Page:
Eye on the Night Sky over Whitby

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Partial Solar Eclipse – 2015

We are rapidly approaching what is undoubtedly one of the celestial highlights of the year, the spring equinox, which falls on March 20.

What, the spring equinox? Yes but, this year’s spring equinox will not be the anonymous affair it normally is, but will be marked with something rather more fitting, and for a lucky few, very much more memorable.

For a start, the moon turns new only 14 hours after reaching lunar perigee – the moon’s closest point to Earth in its orbit, so this moon is a super moon, actually a New super moon, normally not visible in our sky.

However, this one will be as it swings in front of the Sun, causing a total solar eclipse to herald the return of spring....at least it will should you lie directly under the path of totality (much joy and anticipation in the Faroe Islands and Svalbard). Few phenomena rival this wondrous spectacle, a magnificent and coincidental outcome of planetary orbital mechanics, manifest all too briefly in action as our nearest star is occulted by the moon causing its shadow to cut a swath across a part of our globe. It’s a case of ‘near and yet so far’ for us in the UK, as this shadow sweeps up across the north east Atlantic between Iceland and Britain missing Scotland by a few hundred miles.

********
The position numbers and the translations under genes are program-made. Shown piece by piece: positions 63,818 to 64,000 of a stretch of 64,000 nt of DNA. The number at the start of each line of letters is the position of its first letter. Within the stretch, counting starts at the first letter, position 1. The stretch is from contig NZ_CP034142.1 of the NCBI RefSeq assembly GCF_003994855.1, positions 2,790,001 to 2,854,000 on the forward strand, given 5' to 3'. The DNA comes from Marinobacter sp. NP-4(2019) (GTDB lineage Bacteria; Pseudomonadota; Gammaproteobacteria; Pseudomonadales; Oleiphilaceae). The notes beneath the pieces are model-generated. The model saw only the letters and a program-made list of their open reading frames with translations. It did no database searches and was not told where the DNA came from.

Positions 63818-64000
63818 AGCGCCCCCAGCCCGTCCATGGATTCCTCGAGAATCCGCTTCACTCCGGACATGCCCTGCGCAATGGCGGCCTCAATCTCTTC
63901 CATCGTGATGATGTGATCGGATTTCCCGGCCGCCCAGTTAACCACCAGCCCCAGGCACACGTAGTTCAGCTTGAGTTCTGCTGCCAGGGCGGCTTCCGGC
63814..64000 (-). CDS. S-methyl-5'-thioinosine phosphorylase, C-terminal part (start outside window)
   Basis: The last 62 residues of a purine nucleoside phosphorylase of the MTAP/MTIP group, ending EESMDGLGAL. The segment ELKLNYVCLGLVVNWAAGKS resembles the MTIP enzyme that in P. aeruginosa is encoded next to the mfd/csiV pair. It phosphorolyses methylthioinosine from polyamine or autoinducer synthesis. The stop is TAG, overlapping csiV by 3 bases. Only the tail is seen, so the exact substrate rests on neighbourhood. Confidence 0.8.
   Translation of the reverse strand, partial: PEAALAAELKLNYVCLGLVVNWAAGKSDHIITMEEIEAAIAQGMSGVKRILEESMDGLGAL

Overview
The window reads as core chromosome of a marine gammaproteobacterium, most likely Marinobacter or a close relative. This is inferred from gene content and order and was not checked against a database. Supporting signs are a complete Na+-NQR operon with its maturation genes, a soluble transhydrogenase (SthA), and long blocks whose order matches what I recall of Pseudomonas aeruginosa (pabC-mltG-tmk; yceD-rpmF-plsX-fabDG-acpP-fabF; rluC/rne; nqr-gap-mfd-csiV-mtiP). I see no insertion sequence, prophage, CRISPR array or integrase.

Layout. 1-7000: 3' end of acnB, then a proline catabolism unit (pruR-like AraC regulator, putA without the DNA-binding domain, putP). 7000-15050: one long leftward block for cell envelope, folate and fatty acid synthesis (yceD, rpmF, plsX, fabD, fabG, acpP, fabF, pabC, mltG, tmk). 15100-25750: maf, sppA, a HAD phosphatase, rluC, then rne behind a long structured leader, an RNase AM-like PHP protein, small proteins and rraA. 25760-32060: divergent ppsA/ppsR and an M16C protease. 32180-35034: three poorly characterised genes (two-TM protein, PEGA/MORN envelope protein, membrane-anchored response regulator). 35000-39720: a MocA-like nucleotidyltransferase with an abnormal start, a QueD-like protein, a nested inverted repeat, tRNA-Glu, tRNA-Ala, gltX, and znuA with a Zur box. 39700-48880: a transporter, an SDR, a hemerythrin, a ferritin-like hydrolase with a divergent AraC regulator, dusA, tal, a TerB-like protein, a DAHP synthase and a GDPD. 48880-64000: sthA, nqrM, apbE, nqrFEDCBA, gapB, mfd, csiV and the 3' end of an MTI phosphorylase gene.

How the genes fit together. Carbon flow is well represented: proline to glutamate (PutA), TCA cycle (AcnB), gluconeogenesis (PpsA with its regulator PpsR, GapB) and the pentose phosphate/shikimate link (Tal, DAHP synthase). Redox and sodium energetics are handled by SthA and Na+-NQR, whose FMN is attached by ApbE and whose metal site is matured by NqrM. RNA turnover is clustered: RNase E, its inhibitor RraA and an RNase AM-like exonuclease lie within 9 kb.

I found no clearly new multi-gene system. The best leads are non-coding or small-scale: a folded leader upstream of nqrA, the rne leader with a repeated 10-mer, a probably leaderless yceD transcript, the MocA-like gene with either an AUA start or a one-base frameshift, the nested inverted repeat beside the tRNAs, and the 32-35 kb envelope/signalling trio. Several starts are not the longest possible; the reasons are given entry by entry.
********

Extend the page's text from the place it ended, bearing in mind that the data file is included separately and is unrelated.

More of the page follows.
But let’s not be downcast, for a very substantial partial eclipse will be witnessed from our neighbourhood which from Whitby will amount to around 90%, only 5% less than the 1999 eclipse- as seen from Whitby. The eclipse is a morning event, with mid-eclipse occurring around 9.37am. The eclipse starts just over an hour before this, and ends around an hour after at 10.42am.

Members of the WDAS will be hosting an eclipse event on the morning of the 20th, from the bandstand on pier road. Weather permitting we shall be there from 8.15am until 10.30am.

The next major solar eclipse will not be until Aug 2026, which will be similar to the March 20 event, after that we have to wait until 2090 for one of similar magnitude.

Observing a solar eclipse or any phenomena involving the Sun, such as a transit, safety is always of paramount importance. Never directly look at the Sun through any optical instrument unless a suitable solar filter is used, failure to do so and you could permanently damage your eyesight; remember the Sun is 1,000,000 times brighter than the Moon.